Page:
The Higgs Boson followed this model as a recent example.

Technological Advances have given us a different paradigm.
  1. Our ability to generate data has greatly increased whether it be from sensors, DNA, telescopes, computer simulations, social media and oh so many other sources.
  2. Our ability to store, communicate and compress this data saves us from having to throw most of it away.
  3. Our ability to analyze data through machine learning, streaming and other analysis tools has greatly increased with new algorithms, faster computers and specialized hardware.
All this data does not lend itself well to manually creating hypotheses to test. So we use the automated analysis tools, like ML, to create models of the data and use other data for testing those hypotheses. Data science is this process writ large.

We are in the very early stages of data science and face many challenges. Candès talked about one challenge: how to prevent false claims that arise from the data not unrelated to the current reproducibility crisis in science.

We have other scientific issues. How can we vouch for the data itself and what about errors in the data? Many of the tools remain adhoc, how can we get theoretical guarantees? Not to mention the various ethical, legal, security, privacy and fairness issues that vary in different disciplines and nations.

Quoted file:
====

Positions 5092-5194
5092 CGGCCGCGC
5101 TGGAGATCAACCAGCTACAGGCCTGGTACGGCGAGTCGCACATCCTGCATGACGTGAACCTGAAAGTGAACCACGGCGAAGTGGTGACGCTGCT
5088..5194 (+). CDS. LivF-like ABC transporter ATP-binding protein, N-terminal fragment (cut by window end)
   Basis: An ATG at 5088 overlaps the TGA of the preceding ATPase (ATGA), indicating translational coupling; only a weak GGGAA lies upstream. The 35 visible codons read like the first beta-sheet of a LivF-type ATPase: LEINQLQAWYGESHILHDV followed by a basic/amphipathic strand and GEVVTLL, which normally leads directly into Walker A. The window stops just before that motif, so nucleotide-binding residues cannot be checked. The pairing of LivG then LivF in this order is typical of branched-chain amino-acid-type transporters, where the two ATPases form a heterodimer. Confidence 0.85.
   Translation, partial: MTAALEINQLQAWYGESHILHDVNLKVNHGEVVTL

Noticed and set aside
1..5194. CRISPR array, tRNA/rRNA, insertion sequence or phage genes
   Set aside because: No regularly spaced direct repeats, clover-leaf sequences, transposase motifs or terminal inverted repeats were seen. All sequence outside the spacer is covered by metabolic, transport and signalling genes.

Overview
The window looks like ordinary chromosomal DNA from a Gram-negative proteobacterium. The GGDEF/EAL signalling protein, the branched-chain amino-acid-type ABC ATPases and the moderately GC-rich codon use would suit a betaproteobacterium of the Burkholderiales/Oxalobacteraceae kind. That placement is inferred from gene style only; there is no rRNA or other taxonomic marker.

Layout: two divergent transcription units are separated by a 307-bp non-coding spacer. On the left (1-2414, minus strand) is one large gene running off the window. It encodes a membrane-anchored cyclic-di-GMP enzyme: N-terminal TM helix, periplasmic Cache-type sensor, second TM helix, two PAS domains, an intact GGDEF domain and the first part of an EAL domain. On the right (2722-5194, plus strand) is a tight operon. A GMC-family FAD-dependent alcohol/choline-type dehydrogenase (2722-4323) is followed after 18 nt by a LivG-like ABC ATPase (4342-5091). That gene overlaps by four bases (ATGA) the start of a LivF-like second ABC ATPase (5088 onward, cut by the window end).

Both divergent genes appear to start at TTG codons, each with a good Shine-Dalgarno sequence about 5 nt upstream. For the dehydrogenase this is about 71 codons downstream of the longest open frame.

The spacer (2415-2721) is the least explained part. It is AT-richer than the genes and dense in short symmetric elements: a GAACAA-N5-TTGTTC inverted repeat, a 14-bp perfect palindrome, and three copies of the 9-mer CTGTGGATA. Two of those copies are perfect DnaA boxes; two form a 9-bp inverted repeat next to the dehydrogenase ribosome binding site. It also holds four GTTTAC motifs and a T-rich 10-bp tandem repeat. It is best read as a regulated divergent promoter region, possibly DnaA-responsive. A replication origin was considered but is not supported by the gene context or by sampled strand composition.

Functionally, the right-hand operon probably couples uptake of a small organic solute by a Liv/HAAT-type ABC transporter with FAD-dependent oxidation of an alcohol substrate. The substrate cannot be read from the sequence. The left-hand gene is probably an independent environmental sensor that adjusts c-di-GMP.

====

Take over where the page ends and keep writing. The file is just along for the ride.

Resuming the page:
We sit at a time of exciting change in the very nature of research itself, but how can we get it right when we still don't know all the ways we get it wrong. 

Monday, August 27, 2018

Is Trivium (the Stream Cipher) used?

This Fall I am teaching the senior course in Crypto at UMCP. Its a nice change of pace for me since REAL people REALLY use this stuff! Contrast to last Spring when I taught

                   Ramsey Theory and its `Applications'

There is one topic in the Crypto course that LOOKS really useful but I can't tell if it IS being used, so I inquire of my readers. (I will probably come across others topics like that in the future.)